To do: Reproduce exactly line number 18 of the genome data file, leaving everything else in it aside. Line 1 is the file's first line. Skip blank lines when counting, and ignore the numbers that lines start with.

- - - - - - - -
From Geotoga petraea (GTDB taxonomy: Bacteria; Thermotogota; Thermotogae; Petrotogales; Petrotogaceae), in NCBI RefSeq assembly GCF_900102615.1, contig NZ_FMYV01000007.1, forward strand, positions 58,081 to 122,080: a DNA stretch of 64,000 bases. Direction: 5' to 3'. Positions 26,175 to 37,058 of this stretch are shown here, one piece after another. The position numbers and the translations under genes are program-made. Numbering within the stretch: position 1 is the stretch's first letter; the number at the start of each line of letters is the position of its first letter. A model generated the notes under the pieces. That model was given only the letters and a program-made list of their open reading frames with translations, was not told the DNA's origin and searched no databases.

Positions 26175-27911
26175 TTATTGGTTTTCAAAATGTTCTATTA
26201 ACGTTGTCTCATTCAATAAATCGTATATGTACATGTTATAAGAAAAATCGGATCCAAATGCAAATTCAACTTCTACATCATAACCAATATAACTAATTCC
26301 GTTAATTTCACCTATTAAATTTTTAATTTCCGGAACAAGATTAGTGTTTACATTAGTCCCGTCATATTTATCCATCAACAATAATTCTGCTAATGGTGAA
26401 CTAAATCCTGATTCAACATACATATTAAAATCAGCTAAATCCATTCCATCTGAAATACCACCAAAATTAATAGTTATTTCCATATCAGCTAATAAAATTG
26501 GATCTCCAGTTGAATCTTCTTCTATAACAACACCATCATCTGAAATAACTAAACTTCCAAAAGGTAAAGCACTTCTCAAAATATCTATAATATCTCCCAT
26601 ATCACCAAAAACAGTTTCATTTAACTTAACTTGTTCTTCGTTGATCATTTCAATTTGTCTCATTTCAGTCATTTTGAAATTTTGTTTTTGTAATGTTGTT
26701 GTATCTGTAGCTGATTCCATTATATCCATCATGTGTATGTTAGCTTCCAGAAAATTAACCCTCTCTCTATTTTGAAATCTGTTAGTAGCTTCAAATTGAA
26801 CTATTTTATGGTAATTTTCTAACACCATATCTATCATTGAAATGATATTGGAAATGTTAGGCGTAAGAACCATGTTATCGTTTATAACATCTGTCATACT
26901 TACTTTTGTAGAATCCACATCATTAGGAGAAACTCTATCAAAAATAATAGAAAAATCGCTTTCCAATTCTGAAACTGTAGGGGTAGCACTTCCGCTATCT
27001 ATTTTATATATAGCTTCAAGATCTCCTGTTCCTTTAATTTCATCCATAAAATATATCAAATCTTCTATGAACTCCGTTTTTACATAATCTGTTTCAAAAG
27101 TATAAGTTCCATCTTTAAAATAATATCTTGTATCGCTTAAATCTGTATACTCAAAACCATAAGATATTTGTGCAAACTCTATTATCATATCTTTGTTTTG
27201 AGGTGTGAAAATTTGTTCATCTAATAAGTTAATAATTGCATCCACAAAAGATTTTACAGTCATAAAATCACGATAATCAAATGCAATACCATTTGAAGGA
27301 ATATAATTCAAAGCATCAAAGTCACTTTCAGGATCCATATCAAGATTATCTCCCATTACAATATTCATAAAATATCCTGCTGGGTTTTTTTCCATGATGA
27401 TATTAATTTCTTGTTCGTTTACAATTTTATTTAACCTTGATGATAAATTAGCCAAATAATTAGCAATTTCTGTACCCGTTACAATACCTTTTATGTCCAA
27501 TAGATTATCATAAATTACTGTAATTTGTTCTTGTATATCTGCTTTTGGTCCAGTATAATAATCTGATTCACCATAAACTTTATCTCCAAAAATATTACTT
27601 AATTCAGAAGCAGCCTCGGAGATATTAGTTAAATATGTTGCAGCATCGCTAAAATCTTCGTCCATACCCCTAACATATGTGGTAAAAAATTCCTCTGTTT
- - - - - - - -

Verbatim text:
27601 AATTCAGAAGCAGCCTCGGAGATATTAGTTAAATATGTTGCAGCATCGCTAAAATCTTCGTCCATACCCCTAACATATGTGGTAAAAAATTCCTCTGTTT